Amazon Ring No Longer Sharing Home Security Footage With Police, Company Says


Ring, which has drawn ire in the past for sharing home security videos with the police without consent, will be updating its software in February 2024 with one particularly important change. As explained in a Jan. 24, 2024 Ring blog update from the head of the Neighbors platform, Eric Kuhn, the “Request for Assistance” tool, which police had previously used to ask for user footage, will be removed from the Neighbors app.

“Public safety agencies like fire and police departments can still use the Neighbors app to share helpful safety tips, updates and community events,” the blog stated. “They will no longer be able to use the RFA tool to request and receive video in the app. Public safety agency posts are still public and will be available for users to view on the Neighbors app feed and the agency’s profile.”

We reached out to Ring about the update, and their spokesperson had this to add: “As we look to the future of Neighbors, we’re focusing our resources on delivering new product and app experiences that we feel are better fit with Ring’s vision and can better empower our customers to connect with each other, and stay informed by local government and public safety agencies.”

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Amazon Ring will no longer share videos with law enforcement, according to a statement from the company.


Previously, law enforcement agencies were able to request user video footage using the Neighbors form to describe a variety of situations where footage could them. This leeway caused privacy-oriented organizations and owners serious concerns about how their data was being shared, potentially without their knowledge. However, with this avenue closed, options still remain for police to view user videos. 

Law enforcement can still use warrants and certain emergencies to demand video

Ring’s Neighbor app Request for Assistance feature will be disabled, but there are notable caveats. The first is a special emergency request, a legal option unrelated to the Request for Assistance tool. Police are still able to reach out and ask companies directly for video when it relates to an emergency event, limited to life-or-death situations. Ring’s spokesperson cited serious physical injury, kidnapping, and attempted murder as examples, and noted that these were very rare cases.

As Amazon answered in response to US Senator Ed Merkey’s letter for information on similar legal emergency requests, these requests were left to Ring’s own “good-faith determination” of whether to share footage. At the time of that query (July 2022), Ring had provided video for emergencies 11 times in the past seven months.

Additionally, police and other law enforcement will still be able to secure a warrant or a subpoena to access video footage without consent. A judge must sign off on this permission to seize video, and the warrant should typically specify a day and length of time when any captured footage can be examined and taken.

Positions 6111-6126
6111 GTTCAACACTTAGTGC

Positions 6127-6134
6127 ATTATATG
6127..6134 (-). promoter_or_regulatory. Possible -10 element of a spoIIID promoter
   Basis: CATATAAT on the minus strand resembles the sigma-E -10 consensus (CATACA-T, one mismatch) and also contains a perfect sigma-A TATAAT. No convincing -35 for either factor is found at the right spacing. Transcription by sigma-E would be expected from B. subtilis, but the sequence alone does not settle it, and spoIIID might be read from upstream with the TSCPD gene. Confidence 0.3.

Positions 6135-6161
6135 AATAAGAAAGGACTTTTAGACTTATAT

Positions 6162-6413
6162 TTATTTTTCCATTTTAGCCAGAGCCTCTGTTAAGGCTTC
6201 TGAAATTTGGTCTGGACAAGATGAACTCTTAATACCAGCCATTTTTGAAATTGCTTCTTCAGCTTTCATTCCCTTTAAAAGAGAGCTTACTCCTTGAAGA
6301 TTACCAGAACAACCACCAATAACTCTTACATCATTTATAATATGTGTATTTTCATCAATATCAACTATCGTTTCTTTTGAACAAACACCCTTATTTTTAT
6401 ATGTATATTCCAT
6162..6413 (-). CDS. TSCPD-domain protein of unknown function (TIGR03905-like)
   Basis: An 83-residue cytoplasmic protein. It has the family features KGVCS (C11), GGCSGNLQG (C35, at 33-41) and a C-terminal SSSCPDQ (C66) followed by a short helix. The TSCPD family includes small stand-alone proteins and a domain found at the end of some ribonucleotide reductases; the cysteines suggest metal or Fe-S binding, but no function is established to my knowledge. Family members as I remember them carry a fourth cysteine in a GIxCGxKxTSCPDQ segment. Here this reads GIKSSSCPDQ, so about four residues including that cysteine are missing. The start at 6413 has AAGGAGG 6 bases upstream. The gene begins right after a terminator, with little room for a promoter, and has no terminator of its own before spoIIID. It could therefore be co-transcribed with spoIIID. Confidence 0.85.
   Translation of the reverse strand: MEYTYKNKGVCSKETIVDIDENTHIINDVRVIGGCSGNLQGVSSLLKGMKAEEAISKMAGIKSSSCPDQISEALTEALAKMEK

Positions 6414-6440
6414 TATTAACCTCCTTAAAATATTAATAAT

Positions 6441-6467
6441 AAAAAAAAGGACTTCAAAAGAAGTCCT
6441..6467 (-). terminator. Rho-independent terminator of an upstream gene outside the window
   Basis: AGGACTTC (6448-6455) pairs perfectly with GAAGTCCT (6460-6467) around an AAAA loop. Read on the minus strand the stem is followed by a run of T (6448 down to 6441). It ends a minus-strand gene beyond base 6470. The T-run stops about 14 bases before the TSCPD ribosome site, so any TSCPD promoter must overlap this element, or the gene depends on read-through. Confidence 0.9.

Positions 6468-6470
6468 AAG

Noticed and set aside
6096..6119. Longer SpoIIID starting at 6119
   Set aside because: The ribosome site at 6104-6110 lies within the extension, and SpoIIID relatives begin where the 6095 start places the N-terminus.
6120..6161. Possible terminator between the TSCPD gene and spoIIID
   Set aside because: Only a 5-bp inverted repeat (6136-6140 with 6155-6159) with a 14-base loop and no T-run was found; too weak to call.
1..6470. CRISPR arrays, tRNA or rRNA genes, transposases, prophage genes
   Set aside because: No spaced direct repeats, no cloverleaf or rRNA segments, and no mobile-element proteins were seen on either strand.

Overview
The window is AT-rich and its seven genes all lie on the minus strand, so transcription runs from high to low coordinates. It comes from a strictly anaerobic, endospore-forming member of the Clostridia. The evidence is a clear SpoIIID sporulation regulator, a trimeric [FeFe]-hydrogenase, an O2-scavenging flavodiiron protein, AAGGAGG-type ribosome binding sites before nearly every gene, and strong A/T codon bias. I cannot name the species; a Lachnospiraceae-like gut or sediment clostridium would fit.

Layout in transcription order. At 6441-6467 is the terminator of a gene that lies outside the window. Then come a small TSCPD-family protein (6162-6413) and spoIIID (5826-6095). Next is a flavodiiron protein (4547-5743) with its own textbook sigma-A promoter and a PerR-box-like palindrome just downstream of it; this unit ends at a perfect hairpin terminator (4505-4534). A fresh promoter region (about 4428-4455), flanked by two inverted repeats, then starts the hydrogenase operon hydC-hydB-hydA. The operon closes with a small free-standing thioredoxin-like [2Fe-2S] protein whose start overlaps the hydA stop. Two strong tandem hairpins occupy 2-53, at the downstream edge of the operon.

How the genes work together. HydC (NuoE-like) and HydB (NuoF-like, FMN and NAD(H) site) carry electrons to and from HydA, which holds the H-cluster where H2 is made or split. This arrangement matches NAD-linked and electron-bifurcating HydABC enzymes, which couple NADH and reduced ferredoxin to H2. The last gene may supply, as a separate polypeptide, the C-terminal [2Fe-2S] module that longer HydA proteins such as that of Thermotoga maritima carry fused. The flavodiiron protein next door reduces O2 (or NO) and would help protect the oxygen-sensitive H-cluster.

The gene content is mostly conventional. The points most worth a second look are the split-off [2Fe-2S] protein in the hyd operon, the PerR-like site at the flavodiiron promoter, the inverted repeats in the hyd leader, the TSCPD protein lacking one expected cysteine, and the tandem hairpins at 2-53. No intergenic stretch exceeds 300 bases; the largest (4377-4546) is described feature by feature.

What you need to do if you have a Ring cam or doorbell

Since this is a direct change by Ring to the tools it provides to police, there isn’t much you need to do. Keep an eye on the Ring blog for more notifications, and watch for the latest privacy news here at CNET to stay updated on the changes. 

As the change goes through in February, you should check that your Ring devices are on and connected to receive any firmware updates, and that your Ring app and any other connected apps are updated. 

Along with removing the Request for Assistance option, Ring will also be adding new features including Ring Moments that allow users to share more lighthearted video moments and a Best of Ring video collection.

How to improve your security camera privacy

Always look at privacy guidelines created by your security company to see what they allow in the fine print. If you feel uncomfortable with the possibility that a security company would share your footage with law enforcement for any reason, then avoid cameras and doorbells that automatically send captured video to cloud storage. Keep in mind that companies like Google also have an “in case of emergency” policy similar to Ring’s stance.

Instead, use devices that only offer local storage on a connected hub, a microSD card, or similar hardware, such as the Lorex Video Doorbell. If the video doesn’t pass through a security platform’s cloud services, the company cannot easily share it with the police (although it can still be subject to warrants). For more information, see our guide to the best video doorbells of 2024.


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